Liquify Tool & Unsharp Mask
When it comes to liquifying, I leave that to the end just because you can't undo liquify if you've done all this work, so it's kind of a problem. I don't liquify too much. I liquify things like if there's a weird bulge or something, I'll push that in. But aside from that I don't liquify too much. The way that I liquify is really simple, I'm gonna show you. Now, let's say for example I wanna liquify this. I can't right now because it's just a folder that I've selected. I have to make a solid layer on top of everything. Okay. And the shortcut is using basically all of your modifier on your keyboard, which is shift, option and command and then hitting the letter E. So again, it's shift, option, command and E. Okay. Sounds like rocket science, it's not. It's just like all of your modifiers and then E. Then I'll have a new layer on top. Now go to filter, liquify. And once that's done, you get into liquefy command and the tool that I use the most is gonna be this first one over here. This fi...
rst forward warp tool. And my pressure's usually five. My density is 50. Pressure is like flow. Density is kind of like softness, if you will. And size is subjective to what area you're working on. And the reason I do this is, is because normally pressure's at but with five it's easy to nudge things a little bit easier. So, if you want to increase the volume of the hair, you can easily nudge things out a little bit easier or you wanna nudge, you know, angles of the arm because it's closer to the lens, it's easier to do that. But if it's at 100, which is normally at it can really become difficult to liquefy. Okay. So, I'll hit okay. And like I said there's not a tone of things that I liquify. It's just based on if you want to or not, etcetera. When it comes to things like sharpening I typically will make a duplicate of this and say command J or layer, duplicate layer. And then I'll go into filter, sharpen, unsharp mask. And the reason I do that is very simply I can get a very visual idea in terms of how much I'm sharpening. I usually like to keep it at .5 radius, pixel radius and I start with about and kind of work my way from there. If I check and uncheck preview you can kind of get an idea of what's happening. Also, when you click on the image itself, this preview image, what happens is you can turn the on and off and see the final impact. So, I'll keep it at about 50 or so and then mask in just specific areas. Like I won't do the skin again if it's not necessary. I'll do like the eyes, the lips, etcetera. Okay. And then aside form that usually when it comes to web standard I'll resize it after I've saved as a separate copy. And I'll usually do like 2048 pixels for Facebook on the long end 'cause that's what usually Facebook likes, 2048 pixels. But do that as a separate copy 'cause you don't wanna save over your PSD. Haven't done that before. (laughing) Not fun. So aside from that, that's kind of what my workflow is. I have my liquify. I have my sharpening. And then I'll mask that to specific areas as needed but usually it's just makeup, eyes and things that need to be sharpened if necessary.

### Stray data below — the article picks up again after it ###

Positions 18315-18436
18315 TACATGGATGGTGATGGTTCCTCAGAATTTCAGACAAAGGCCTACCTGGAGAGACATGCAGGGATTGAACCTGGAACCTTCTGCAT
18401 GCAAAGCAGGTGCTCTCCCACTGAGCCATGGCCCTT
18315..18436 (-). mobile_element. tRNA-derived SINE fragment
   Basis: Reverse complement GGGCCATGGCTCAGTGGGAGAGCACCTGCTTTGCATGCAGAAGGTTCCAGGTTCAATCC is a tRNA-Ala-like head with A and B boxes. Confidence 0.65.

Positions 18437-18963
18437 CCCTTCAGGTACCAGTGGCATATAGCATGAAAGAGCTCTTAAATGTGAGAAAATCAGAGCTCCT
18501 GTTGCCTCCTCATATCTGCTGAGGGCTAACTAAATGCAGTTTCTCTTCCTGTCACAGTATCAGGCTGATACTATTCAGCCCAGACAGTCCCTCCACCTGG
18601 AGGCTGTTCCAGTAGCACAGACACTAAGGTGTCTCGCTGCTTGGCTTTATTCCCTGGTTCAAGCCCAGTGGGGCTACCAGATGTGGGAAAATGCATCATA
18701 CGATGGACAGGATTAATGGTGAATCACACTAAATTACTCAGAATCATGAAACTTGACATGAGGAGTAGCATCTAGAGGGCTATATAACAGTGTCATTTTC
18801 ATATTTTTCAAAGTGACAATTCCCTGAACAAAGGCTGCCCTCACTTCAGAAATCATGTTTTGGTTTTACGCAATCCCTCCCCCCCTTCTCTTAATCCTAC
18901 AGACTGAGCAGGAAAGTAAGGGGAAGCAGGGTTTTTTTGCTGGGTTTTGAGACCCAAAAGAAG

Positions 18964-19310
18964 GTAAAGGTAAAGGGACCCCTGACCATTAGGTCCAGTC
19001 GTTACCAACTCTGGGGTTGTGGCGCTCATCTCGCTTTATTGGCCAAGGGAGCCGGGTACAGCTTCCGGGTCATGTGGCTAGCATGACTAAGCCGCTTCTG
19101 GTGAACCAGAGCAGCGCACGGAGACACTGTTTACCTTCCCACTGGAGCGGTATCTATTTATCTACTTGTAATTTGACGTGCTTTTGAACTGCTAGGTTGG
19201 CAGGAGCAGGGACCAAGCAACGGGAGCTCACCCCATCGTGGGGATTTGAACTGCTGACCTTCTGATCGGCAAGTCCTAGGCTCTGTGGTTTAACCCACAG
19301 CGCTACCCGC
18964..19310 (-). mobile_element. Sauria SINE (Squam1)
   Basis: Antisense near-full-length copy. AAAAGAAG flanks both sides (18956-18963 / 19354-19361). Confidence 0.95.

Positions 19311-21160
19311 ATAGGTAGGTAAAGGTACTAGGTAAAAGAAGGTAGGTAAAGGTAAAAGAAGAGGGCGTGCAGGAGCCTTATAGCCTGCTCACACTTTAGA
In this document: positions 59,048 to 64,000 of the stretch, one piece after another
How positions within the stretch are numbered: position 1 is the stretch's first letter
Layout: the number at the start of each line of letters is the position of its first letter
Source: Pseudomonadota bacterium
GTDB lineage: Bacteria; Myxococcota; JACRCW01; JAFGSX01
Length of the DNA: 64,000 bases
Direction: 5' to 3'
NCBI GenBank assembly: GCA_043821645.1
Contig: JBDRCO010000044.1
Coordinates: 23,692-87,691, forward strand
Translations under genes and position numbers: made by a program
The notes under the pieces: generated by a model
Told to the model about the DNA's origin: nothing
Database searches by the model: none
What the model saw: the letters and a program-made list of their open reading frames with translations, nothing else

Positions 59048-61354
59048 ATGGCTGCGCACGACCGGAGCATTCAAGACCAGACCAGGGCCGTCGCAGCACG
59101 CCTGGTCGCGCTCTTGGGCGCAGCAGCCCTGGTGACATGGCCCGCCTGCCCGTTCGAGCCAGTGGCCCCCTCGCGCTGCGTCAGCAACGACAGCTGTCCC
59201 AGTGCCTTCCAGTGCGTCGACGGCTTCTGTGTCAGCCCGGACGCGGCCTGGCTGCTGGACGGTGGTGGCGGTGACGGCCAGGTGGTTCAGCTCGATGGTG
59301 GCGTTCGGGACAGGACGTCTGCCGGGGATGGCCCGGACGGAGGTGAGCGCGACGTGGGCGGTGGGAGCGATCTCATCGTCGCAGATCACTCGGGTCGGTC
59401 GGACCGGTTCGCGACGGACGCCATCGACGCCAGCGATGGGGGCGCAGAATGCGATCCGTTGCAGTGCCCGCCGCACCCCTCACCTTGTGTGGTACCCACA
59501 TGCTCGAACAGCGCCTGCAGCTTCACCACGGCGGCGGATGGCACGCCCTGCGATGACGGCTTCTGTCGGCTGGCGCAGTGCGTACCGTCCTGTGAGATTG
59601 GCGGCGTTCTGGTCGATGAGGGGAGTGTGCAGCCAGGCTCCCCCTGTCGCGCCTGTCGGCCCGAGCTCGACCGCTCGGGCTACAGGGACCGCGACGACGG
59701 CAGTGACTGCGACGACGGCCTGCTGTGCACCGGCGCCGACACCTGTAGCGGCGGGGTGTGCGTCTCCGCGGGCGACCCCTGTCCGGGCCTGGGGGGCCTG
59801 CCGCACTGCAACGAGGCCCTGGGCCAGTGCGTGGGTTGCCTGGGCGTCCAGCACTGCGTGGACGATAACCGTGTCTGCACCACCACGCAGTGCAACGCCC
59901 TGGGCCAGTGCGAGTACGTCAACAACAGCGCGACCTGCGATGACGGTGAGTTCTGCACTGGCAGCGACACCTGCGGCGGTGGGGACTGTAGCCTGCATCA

AFTER THIS CLASS YOU’LL BE ABLE TO:
- Edit portraits with confidence
- Create an editing workflow that works for you
- Correct skin like a professional photo editor
- Work with Photoshop layers
- Confidently use healing and cloning brushes
- Expertly dodge and burn
ABOUT PRATIK’S CLASS:
Find the thought of portrait retouching daunting? Professional photo editor Pratik Naik teaches photographers how to make the process simple -- and enjoyable -- in this 90-minute quick start class.
Rather than focusing on image-specific edits, learn the editing tool essentials that you can use on any portrait. Develop the best photo editing workflow for your photography and finish those edits faster. Gain the confidence to work with the healing and clone brush editing tools. Discover how to dodge and burn non-destructively.
Whether you are working with RAW files or JPGs, learn how to create a high-end portrait edit that flatters without airbrushing that plastic look. Edit photos with confidence, on a Mac or PC, inside Adobe Photoshop.
WHO THIS CLASS IS FOR:
- Beginner and Professional photographers working with portraits
- Novice to intermediate photo editors
- Photoshop beginners
- Self-taught editors ready to create better retouches
SOFTWARE USED: Adobe Photoshop CC 2017
ABOUT YOUR INSTRUCTOR:
With more than a decade of experience, Pratik Naik is a high-end professional photo editor. Working primarily in the commercial and editorial sectors, his image retouching work has appeared in magazines like Marie Claire, Elle, Zink, and others. With a straightforward, fun teaching style, Pratik is also a mentor and instructor for photographers and photo editors.